Pride, In the Name of Duff

“So come on you full-time, small-town heroes,

Cast away your inbred fears of standing out from all the rest,

The cynics and the pessimists.”

– The Saw Doctors

It’s time to ditch the cynicism. While England debates whether John Terry is deserving of her captaincy, a much-maligned Irish football team has more important responsibilities; two games to revive a nation that has been kicked from pillar to post and that is crying out for something to restore our battered pride.

There is a myth in Irish sport. Our footballers are spoilt Premier League brats.

It’s true that that you can walk down Ranelagh and meet Brian O’Driscoll and Gordon D’Arcy.  But you can also meet Robbie Keane in a pub in Dublin or Shane Long at a Tipp match in Croke Park. Or the time we met Damien Duff on Grafton Street and Harrods in London where his talent took him to England as a young man.

Kevin Doyle is as normal an Irish lad as any GAA player or member of the Irish rugby squad. He met his wife at the Ploughing Championships for God’s sake. It’s not exactly Wayne Rooney is it?

The aesthetically-challenged nature of our football’s team’s arrival at this juncture has only fuelled the current national pastime of cursing everything Irish to the high heavens. We are a useless country again and our soccer team epitomises this. Our national morale is in the gutter.

Ireland may not play pretty football but we are two games away from returning the country to the world stage. The lift in the nation’s spirits can’t be calculated in the bond markets or EU finance meetings.

Irish fans have a right to be frustrated at the style of play under Trapattoni but the cynicism is quite incredible. One online contributor commented after the Armenia game that Ireland were the worst team he had ever seen. Our propensity for over-exaggeration knows no bounds.

The journos are getting their retaliation in first, however. They are not going to be left behind like Eamon Dunphy was at Italia 90. The Mouth of Montrose was castigated for saying he was ashamed of Ireland’s performances during our maiden World Cup voyage but has built a career on calling for the head of every Irish manager since.

No Irish journalist will be caught out this time which is why we’ve seen comments in print like “Why should we qualify if we are going to stink the place out?”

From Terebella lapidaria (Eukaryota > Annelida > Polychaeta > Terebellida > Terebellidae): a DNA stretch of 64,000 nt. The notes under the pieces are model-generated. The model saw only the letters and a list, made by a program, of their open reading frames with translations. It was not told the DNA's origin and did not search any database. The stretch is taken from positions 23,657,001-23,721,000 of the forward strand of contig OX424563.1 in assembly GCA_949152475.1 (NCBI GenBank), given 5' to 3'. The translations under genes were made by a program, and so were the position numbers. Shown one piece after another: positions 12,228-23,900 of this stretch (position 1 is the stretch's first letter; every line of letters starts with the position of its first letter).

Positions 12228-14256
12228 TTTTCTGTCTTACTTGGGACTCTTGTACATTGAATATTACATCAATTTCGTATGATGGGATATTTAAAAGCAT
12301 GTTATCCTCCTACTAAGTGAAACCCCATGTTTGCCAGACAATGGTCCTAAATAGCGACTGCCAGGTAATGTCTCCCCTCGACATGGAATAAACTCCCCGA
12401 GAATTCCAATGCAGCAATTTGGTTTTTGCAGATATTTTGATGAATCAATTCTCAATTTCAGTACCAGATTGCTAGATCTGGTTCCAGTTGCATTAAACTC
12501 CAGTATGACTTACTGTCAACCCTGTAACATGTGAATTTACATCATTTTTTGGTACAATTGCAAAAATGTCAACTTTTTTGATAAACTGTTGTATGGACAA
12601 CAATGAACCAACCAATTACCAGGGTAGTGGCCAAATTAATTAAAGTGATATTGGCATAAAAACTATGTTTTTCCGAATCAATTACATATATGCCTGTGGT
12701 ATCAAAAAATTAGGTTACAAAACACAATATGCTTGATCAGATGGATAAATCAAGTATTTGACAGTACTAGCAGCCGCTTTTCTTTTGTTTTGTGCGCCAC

It’s no surprise that the headlines screamed Trapattoni would lose his job if he didn’t deliver us to the play-offs. The press have made their judgement. It’s amazing that despite Denis O’Brien shelling out to deliver a world class manager for Ireland, one journo has clamoured for the Italian with a stellar CV to be replaced by none other than Roy Keane. Is that not ludicrous?

No one more than Keano would abhor the thought of a largely unproven manager taking charge of his country.

None of this would have washed during the storm of Saipan. It is quite extraordinary that many would jettison a manager who has transformed our shambolic standing under Steve Staunton’s disastrous tenure into a side that does not lose, and settle for the Paul Jewells of this world.

Another imminent managerial recruitment fiasco would be manna from heaven for the sports hacks in this country.

Giovanni Trapattoni’s only goal has been to qualify the Republic to a major finals. He is 180 minutes away from doing so. Maybe then we will see the Italian’s real intentions if we get there.

With two games to go, we’ll take substance over style if it delivers us back to a major finals for the first time in ten years. We can leave it to others to forensically examine if we are worthy. Frankly, judging by the bitterness and cynicism displayed over the last three years, coupled with the quite bizarre names touted as a replacement, we might as well trust Trap’s judgement for the two games that remain. It has taken us this far.

Trap, you’re long enough in this country now to learn the timeless Irish proverb to ‘F*ck the begrudgers.’ Finish what you’ve started.

“The self-indulgent, almost rich,

The blatant hurlers on the ditch,

Time is passing, so come on,

And face the ball, the game is on.”

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